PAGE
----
by Margalis Fjelstad
Rowman & Littlefield, 2014
Review by Elin Weiss on Aug 11th 2015
The focus of Margalis Fjelstad´s self-help book, Stop Caretaking the Borderline or Narcissist: How to End the Drama and Get On with Life, are the caretakers of those with borderline (BP) or narcissistic personality (NP) disorders. Fjelstad discusses how and why people become caretakers and what can be done to break the cycle of caretaking.
Fjelstad generally describes both disorders together as there are many similarities in behavior of those with the disorders, but sometimes speaks only of the BP or only of the NP (as she abbreviates the disorder names). Typically the borderline personality is marked with instability in relationships, mood, affects and strong impulsivity. Borderline behavior should include at least five of the following: frantic efforts to avoid real or imagined abandonment, a pattern of unstable and intense interpersonal relationships, unstable self-image or sense of self, impulsivity, recurrent suicidal behavior, gestures, or threats of self-mutilation, mood instability, reactivity, depression, anxiety, rage and despair, chronic feelings of emptiness, inappropriate intense anger or difficulty controlling anger, transient, stress-related paranoid ideas or severe dissociative symptoms. The narcissistic personality is in many ways similar to the BP but also behaves in ways that display an increased sense of importance, preoccupations with fantasies of success, wealth, beauty, and talent, a strong sense of being unique and special, a sense of entitlement of being treated better than others, exploitation of others, an unwillingness to notice or understand the feelings of others, and displays of envy and arrogance. It is not uncommon for the NP to outwardly display such behaviors but a more or less hidden pattern of self-loathing, fear of rejection, and inner anxiety is also very common in the NP.
Fjelstad also illustrates the classical caretaker which is a person that is low in self-esteem, has high levels of sympathy and is empathetic, is avoidant and scared of conflict, likes to please others and "do a good job" as well as being easy to get along with and very peacemaking, to name some characteristics. Fjelstad means that people often become caretakers because they have grown up with or been close to another BP or NP, this is what they know. Caretakers tend to remain in the caretaker role because of shame, fear and guilt and caretakers believe that is is up to them to fix and help the BP or NP, a job that is impossible, according to Fjelstad. On the other hand, Fjelstad is careful to point out that the caretaker often also enjoy feeling deeply needed and important; they are very responsible for letting the BP or NP harass them into doing whatever the BP or NP wants.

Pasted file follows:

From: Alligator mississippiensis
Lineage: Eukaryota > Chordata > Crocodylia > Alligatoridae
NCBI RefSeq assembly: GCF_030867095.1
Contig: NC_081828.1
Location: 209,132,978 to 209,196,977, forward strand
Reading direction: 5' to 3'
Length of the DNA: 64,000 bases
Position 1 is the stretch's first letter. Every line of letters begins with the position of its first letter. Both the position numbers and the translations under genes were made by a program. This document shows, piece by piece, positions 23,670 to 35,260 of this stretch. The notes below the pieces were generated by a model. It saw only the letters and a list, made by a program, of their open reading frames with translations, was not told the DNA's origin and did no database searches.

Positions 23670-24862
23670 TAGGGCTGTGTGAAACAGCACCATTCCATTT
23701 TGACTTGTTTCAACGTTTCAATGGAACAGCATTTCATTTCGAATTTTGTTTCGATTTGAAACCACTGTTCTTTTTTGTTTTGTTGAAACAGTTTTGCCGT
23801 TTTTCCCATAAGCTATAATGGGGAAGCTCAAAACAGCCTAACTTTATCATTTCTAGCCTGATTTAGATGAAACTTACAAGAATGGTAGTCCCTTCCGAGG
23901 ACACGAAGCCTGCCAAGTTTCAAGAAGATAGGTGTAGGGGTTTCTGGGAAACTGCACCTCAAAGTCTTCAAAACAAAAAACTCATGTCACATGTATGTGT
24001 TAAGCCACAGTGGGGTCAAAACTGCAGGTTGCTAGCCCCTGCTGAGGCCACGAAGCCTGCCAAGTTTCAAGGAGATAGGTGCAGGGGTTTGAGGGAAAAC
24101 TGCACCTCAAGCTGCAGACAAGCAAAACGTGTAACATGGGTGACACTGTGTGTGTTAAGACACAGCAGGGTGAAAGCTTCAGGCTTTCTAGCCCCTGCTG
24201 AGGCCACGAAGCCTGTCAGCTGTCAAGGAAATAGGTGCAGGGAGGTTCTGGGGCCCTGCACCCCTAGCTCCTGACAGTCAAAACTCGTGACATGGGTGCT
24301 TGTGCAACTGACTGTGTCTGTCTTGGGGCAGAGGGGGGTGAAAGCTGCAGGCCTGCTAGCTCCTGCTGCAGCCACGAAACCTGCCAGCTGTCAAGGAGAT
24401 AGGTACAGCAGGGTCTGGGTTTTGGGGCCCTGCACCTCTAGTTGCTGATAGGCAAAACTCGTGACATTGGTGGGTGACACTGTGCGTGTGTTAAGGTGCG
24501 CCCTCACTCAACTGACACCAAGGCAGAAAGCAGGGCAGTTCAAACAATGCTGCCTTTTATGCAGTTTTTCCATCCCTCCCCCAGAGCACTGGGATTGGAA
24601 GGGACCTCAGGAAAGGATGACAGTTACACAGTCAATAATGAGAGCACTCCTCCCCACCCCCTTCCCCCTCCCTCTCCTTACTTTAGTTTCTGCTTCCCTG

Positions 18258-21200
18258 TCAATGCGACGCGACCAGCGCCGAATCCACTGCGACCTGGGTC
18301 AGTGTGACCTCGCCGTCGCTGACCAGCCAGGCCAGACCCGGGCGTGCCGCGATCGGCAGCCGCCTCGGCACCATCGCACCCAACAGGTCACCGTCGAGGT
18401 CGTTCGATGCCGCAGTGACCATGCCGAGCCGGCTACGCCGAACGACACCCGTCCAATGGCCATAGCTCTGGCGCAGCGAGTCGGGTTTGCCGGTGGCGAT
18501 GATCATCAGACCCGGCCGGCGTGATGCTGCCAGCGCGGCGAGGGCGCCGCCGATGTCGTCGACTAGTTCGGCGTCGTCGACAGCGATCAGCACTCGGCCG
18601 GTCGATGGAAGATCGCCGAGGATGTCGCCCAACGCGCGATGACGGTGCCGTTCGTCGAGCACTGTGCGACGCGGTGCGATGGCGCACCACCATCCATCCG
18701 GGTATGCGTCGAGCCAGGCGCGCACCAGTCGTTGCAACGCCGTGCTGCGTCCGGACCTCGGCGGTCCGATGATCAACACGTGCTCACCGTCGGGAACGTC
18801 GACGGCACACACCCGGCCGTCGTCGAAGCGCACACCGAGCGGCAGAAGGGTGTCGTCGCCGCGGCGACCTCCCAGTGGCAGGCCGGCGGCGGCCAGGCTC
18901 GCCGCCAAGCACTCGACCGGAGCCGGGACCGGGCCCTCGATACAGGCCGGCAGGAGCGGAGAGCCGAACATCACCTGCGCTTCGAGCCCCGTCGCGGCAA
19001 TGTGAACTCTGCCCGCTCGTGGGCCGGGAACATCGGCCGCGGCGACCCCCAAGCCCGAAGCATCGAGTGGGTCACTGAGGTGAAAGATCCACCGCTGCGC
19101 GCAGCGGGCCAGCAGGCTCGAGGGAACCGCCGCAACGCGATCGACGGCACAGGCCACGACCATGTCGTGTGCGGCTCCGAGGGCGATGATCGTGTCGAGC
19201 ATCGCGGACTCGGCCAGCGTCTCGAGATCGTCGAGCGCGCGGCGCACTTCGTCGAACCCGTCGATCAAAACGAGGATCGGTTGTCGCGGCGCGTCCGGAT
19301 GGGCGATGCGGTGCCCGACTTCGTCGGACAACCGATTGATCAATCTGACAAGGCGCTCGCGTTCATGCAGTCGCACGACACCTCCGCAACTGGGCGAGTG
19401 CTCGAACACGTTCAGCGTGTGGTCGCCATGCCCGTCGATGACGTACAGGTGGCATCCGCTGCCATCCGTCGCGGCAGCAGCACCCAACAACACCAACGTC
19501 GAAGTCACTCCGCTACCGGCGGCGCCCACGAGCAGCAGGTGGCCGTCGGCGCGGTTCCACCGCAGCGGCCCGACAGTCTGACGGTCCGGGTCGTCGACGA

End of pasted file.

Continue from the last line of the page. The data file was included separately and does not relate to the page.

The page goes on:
Fjelstad describes different scenarios, sometimes with the help of client stories, to demonstrate to the caretaker that the BP or NP are mentally ill and cannot easily be fixed and that the behaviors that the BP and NP display are not valid or logical. Fjelstad offers a caretakers test along with plenty of advice on how to break away from the BP or NP and stop caretaking them. Fjelstad agrees that it is a long and hard road in front of the person trying to break with the BP or NP because these personalities tend not to respond well to logic but instead are very oriented towards feelings and whatever they are feeling at the very moment. The BP and NP also dominate families and rule over its members. The punishment for not doing what the BP or NP wants can be devastating for the caretaker who feels guilty for not being able to make the BP or NP happy. Fjelstad means that it is utterly important for the caretaker to realize that the BP and NP are unwilling or unable to make changes and that the disorders are real and permanent.
I thoroughly enjoyed reading Fjelstad´s book and I found it informative, exciting, and above all very well written. Fjelstad is truly honest and frank about the fact that the borderline and narcissist are mentally ill and unwilling to change. She is open about tha fact that caretakers too get something from the situation and that it is up to them to break the cycle of caretaking since the BP or NP is not going to change their ways. Fjelstad's advice is well thought out and practical which makes them easier to follow and she provides the reader with specific ideas and examples to how the caretaker can make the changes needed to rid themselves of the power that the BP or NP has over them. I do have one critique and it is that I wish that Fjelstad would have included more examples from clients and additional stories. The stories included are interesting and can help the caretaker understand what types of behaviors that are considered typical of the BP or NP and compare them to their own experiences. Besides that, the book is excellent material for anyone that is living with or has any involvement with a BP or a NP, close or distant, since the book fosters understanding of the disorders and the need of the caretaker. The book can be of great use to psychology student, especially those in clinical psychology or those focusing on personality disorders.
© 2015 Elin Weiss
Elin Weiss has a Bachelor´s Degree in Psychology and a Master´s Degree in Women´s Studies from University College Dublin.